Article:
They were sharing a puzzle, that is why I suggest washable markers. I used a wet wipe over 1 year olds colouring to fix it up after so 3 year old would be happy with the finished jigsaw. It doesn’t get rid of it completely, but it fades the colour and it also worked out as a nice touch for the platforms rather than having to colour them in perfectly.  Upon completion, the kids can enjoy making the puzzle or it makes a nice homemade present for the grandparents!


Just on a side note, those 100 yen drawable puzzles are a handy souvenir from Japan for children. We don’t have them at home in Ireland, that my friends or I am aware of, and the younger kids in the family and among friends really love receiving them. You can buy them in a pack of two 25 piece puzzles or a pack of one 40 piece puzzle; each pack only costs 100 yen.

Flying with small children; the hand luggage

{For THEE most impressive and detailed advice for travelling with kids, there are two blogs I can’t recommend enough. Please see Tips for travelling with kids (journeysofthefabulist.wordpress.com) and Travel (freebutfun.wordpress.com)}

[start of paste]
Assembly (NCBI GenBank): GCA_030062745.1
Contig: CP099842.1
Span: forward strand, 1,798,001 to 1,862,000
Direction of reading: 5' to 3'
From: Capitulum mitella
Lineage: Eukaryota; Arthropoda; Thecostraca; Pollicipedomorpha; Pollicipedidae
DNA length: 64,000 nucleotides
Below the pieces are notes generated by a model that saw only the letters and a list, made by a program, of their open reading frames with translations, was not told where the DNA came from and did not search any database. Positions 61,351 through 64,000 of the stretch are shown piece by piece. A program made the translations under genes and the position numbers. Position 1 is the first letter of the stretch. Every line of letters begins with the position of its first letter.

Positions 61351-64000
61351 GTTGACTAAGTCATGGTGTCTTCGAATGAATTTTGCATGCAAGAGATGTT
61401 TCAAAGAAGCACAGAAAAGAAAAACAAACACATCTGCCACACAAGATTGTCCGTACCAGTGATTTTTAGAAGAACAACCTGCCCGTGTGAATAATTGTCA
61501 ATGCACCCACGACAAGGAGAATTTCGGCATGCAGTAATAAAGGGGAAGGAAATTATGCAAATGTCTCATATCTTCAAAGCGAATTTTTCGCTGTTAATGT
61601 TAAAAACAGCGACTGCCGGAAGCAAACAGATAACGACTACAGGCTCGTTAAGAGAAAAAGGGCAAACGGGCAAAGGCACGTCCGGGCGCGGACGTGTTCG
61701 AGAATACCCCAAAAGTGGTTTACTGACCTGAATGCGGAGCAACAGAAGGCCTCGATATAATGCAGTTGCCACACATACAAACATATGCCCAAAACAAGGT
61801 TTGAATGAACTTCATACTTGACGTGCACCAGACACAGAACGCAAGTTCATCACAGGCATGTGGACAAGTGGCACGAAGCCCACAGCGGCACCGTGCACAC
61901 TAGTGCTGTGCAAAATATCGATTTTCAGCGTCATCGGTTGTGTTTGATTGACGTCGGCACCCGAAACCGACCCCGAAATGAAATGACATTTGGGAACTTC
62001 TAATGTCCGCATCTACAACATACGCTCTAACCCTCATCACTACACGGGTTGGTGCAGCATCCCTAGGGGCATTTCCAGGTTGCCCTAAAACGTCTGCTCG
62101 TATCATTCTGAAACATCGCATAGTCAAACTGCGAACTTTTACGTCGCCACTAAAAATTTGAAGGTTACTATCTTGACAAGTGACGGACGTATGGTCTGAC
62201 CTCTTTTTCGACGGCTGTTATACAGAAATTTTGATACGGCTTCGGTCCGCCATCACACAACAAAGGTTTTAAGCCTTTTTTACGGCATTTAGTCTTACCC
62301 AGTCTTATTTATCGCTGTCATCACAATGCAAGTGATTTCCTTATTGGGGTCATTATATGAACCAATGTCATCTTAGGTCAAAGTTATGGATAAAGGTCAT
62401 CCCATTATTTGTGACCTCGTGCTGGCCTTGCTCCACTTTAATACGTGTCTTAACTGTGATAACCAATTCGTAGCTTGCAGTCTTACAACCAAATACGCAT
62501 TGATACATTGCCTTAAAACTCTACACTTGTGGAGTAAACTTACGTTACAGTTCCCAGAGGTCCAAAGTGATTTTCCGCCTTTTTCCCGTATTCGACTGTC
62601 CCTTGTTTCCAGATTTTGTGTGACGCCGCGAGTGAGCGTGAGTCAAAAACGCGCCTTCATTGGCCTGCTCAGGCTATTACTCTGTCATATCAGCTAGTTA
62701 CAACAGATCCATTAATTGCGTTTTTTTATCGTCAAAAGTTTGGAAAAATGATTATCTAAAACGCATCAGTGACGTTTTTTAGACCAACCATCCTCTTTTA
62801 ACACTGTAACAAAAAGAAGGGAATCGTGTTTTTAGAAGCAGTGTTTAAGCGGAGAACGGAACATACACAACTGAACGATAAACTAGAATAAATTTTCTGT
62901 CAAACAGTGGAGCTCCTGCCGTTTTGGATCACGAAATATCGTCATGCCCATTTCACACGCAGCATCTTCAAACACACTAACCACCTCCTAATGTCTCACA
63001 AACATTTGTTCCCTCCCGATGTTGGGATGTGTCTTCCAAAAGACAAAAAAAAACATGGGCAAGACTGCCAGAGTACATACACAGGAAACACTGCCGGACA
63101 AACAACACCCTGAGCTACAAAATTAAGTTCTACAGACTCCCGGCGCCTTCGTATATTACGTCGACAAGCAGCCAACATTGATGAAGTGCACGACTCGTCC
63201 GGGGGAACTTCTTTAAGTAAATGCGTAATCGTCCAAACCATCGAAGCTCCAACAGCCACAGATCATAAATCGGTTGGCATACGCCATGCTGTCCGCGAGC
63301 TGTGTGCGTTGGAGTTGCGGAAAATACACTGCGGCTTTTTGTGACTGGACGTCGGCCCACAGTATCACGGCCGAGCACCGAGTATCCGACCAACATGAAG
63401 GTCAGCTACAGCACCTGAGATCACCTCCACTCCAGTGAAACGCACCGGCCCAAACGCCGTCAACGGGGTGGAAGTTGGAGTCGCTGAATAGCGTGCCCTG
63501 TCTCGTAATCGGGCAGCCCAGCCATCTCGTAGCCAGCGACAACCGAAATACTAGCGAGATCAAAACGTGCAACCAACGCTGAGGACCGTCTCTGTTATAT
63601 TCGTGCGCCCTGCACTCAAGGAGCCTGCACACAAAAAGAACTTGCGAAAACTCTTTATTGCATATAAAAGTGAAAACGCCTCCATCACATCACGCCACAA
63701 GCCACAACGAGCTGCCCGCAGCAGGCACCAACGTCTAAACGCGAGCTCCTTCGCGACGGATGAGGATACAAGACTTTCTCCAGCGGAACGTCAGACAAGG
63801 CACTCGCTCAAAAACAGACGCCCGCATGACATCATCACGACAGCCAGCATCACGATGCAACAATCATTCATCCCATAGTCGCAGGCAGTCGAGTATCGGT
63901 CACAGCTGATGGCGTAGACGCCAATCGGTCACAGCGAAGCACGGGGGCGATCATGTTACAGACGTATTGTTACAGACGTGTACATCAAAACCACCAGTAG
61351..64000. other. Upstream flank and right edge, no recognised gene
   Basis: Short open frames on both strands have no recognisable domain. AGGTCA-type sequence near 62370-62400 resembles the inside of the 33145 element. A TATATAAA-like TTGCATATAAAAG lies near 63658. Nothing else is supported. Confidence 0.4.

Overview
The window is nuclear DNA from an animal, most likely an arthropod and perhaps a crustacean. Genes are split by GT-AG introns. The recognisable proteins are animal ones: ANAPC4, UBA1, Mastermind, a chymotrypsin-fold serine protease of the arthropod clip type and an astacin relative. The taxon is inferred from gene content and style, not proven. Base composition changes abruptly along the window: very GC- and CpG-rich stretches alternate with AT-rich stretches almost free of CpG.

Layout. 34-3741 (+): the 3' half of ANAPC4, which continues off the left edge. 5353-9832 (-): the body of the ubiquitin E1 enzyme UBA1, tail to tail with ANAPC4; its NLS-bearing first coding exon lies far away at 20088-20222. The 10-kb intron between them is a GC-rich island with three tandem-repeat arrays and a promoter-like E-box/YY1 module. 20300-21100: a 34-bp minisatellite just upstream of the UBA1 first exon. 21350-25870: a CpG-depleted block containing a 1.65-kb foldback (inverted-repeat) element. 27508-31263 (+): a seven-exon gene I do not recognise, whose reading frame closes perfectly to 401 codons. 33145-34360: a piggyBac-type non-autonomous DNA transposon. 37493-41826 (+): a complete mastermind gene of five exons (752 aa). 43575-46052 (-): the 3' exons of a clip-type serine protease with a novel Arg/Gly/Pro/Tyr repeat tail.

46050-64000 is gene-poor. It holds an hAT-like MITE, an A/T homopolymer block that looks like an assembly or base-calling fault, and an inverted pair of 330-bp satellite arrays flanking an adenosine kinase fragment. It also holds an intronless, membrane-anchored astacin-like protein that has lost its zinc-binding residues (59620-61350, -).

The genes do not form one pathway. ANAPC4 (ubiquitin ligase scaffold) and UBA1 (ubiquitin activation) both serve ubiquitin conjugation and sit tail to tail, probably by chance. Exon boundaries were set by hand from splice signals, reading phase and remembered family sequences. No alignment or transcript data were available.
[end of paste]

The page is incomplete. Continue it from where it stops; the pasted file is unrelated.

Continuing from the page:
As I struggled up the aisle behind a dawdling 4 year old, a clumsy 2 year old and with a 1 year old strapped to my back, my arms weighted by 4 winter coats, a big sports bag and a cloth shopping bag, I thought to myself am I mad to bring so much hand luggage. When I landed in Dublin having stopped over in Amsterdam with most of the sports bag contents untouched, I concluded I was. However, on the return journey, with woes of foregone journeys taunting me, I decided to be “mad” again and I was glad by the end of it all that I was. By the time I landed in Tokyo I had used all and ran out of some of the contents of my hand luggage.

What I have learnt about flying with young children over the past 4 years of flying solo (without my husband) with first one, then two and now three children under five is;